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AMC Rambler Classic 6 and V8

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AMC Classic V8

AMC Rambler Classic 6 and V8

1961 - 1966
Country:
USA
Engine:
L6 and V8
Capacity:
232/287/327ci
Power:
to 270-hp
Transmission:
3 spd. man / 3 spd. auto
Top Speed:
n/a
Number Built:
14,874
Collectability:
4 star
AMC Rambler Classic 6 and V8
Reviewed by Unique Cars and Parts
Our Rating: 4

Introduction



The Rambler was the focus of AMC's management strategy under the leadership of George W. Romney. American Motors designed and built some of the most fuel-efficient, best-styled and well-made cars of the 1950s and 1960s. Their compact cars (for the era) helped AMC to achieve sales and corporate profit successes.

In 1961, the Rambler marque ranked in third place among domestic automobile sales. Ramblers were available in two sizes and built on different automobile platforms. The larger-sized Rambler series was based on a 1956 design and was renamed as the Classic for the 1961 model year to help create a stronger individual identity and contrast from the smaller Rambler American line.

Edmund E. Anderson



American Motor's Edmund E. Anderson designed the new 108-inch (2,743 mm) wheelbase Ramblers "that looked new and fresh, but were in fact inexpensive reskinned models." The 1961 Classic featured a new front end with a one-piece, rectangular extruded-aluminum grille, new fenders, hood, sculptured door panels, and side trim, as well as one-piece bumpers. Models included the Deluxe, the Super, and the Custom (featuring bucket seats in a four-door sedan).

The suggested retail price for the basic Deluxe four-door sedan was US$2,098 and was only $339 more for a station wagon. In 1961, the Classic was available in either a 195.5 cu in 3.2 litre L6 or 250 cu in 4.1 litre V8 engine. A lighter by 80 pounds (36 kg) aluminum block version of the OHV L6 engine, sometimes referred to as the 196, was offered as an option on Deluxe and Super models.

The die cast block featured iron "sleeves" or cylinder liners with a cast iron alloy cylinder head and produces the same 127.5 horsepower (95 kW) as the cast iron version. American Motors "defied the detractors" with its emphasis on economical and compact-sized cars achieving a sales total of 370,600 vehicles in 1961, "lifting the Rambler to an unprecedented third place in the charts behind Chevrolet and Ford". For the 1962 model year, the Super models were dropped and replaced by a 400 model.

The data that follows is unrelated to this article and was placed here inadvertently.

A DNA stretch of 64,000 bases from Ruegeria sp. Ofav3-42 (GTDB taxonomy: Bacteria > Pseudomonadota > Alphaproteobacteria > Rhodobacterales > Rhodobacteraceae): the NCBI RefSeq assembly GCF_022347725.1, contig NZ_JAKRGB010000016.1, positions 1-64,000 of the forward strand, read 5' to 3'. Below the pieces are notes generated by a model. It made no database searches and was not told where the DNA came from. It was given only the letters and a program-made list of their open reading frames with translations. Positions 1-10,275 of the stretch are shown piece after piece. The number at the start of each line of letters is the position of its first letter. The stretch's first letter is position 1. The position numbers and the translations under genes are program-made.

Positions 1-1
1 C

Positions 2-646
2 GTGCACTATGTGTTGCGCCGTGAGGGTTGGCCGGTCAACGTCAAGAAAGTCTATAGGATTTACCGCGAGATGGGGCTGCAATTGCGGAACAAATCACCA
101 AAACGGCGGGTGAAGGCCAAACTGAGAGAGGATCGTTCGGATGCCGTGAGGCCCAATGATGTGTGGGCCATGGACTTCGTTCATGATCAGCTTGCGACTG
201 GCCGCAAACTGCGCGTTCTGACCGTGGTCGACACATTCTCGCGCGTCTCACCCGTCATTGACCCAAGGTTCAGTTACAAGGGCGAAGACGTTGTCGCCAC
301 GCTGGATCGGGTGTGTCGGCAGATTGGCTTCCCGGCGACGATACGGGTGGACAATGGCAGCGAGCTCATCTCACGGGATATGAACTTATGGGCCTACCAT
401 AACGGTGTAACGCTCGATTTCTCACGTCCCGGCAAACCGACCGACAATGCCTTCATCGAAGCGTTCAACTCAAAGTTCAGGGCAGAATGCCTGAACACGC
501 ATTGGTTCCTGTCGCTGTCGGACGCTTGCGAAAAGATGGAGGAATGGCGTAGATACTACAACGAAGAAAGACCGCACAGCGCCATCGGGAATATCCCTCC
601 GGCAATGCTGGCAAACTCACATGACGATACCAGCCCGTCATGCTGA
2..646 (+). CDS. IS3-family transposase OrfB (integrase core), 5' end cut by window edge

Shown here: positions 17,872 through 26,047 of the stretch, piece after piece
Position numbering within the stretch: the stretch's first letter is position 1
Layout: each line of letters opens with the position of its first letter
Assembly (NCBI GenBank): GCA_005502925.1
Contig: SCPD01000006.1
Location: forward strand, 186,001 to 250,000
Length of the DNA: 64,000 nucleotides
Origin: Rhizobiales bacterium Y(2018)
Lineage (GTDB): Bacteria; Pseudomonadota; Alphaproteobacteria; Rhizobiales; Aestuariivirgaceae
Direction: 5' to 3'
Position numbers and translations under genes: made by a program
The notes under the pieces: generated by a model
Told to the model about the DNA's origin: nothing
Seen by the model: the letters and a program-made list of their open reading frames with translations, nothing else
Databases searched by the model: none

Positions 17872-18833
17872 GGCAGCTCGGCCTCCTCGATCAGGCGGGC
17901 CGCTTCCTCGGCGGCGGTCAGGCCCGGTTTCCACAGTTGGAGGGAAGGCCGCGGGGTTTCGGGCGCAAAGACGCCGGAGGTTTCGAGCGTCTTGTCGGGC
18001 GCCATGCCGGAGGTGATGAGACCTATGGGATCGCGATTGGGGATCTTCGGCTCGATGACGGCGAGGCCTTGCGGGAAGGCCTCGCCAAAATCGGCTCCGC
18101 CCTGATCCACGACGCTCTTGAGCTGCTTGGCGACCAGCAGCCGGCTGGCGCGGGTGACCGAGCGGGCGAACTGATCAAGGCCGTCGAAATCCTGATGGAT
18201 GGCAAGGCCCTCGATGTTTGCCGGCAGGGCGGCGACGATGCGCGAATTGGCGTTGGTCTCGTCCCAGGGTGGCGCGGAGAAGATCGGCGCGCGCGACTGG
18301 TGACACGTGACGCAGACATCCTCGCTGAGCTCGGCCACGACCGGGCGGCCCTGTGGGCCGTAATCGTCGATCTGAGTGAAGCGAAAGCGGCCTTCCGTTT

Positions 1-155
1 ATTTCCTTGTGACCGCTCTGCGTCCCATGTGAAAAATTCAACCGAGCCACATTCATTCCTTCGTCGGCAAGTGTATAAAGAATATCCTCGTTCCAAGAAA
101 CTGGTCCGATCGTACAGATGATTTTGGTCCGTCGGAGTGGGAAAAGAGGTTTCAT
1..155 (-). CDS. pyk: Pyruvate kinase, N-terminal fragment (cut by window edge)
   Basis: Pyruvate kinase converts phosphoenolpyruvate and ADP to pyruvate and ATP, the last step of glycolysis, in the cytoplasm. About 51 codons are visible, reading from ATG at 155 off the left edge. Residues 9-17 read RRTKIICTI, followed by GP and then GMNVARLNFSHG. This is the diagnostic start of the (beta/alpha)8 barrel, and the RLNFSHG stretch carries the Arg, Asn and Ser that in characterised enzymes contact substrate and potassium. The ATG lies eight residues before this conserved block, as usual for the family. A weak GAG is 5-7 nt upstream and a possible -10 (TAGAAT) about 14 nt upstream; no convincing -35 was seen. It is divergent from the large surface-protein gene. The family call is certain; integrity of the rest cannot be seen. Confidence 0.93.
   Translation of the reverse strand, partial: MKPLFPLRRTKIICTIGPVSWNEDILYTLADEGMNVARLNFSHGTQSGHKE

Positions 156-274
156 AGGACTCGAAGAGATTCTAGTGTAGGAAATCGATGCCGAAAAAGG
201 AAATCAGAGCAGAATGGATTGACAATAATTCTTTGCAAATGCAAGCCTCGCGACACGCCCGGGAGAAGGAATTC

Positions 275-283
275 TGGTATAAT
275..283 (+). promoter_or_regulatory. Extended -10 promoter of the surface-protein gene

Also that year, the flagship Ambassador models were shortened to the same 108-inch (2,700 mm) wheelbase as the V8 was dropped from the Classic models. This meant the Ambassador models were the only models with V8s in the AMC lineup. The two-door sedan version of the Rambler Classic was sold only in 1962. Starting in 1962, AMC took a leadership role with safer brake systems in all Ramblers featuring twin-circuit brakes, a design offered by only a few cars at that time. Additional improvements included a price cut of $176 on the popular Custom Classic sedan.

The Rambler Classic 2nd Generation



For the 1963 model year, the Rambler Classic line was completely redesigned with subtle body sculpturing. Outgoing design director, Edmund E. Anderson, shaped the Classic that was named Motor Trend magazine's 1963 "Car of the Year." These were also the first AMC models that were influenced by Richard A. Teague, the company's new principal designer. The 1963 Classics were also the first all-new cars developed by AMC since 1956. Keeping the philosophy of the company, they were more compact - shorter and narrower by one inch (25 mm), as well as over two inches (56 mm) lower - than the preceding models; but lost none of their "family-sized" passenger room or luggage capacity featuring a longer 112-inch (2,845 mm) wheelbase.

It was Rambler that pulled American Motors Corporation out of the financial difficulty – partly based on the myth that they were smaller cars (but, up until 1963, they were usually the big big Classic models) and partly on its deserved reputation for solid construction and reliability. But even the greatest Rambler admirer would not have claimed the car's success was due to its looks. From the early 1960s the Australian-assembled version (identical in appearance to the American models) was hardly a contender for the award of "Most graceful-looking car". But the 1963 model changed all that.

From most aspects, the Rambler (each model uses basically the same body) was an exceptionally handsome motor car. Although the wheelbase was extended by four inches, the overall length and width were reduced slightly and the height dropped a full three inches. The whole body style was revamped, to the extent that the 1963 model was barely recognisable, at first sight, as a Rambler, at all. The difference was immediately apparent from the front. The 1962 model was a peculiar mixture of a lattice-work radiator grille and swept-up wings above the double-double headlights.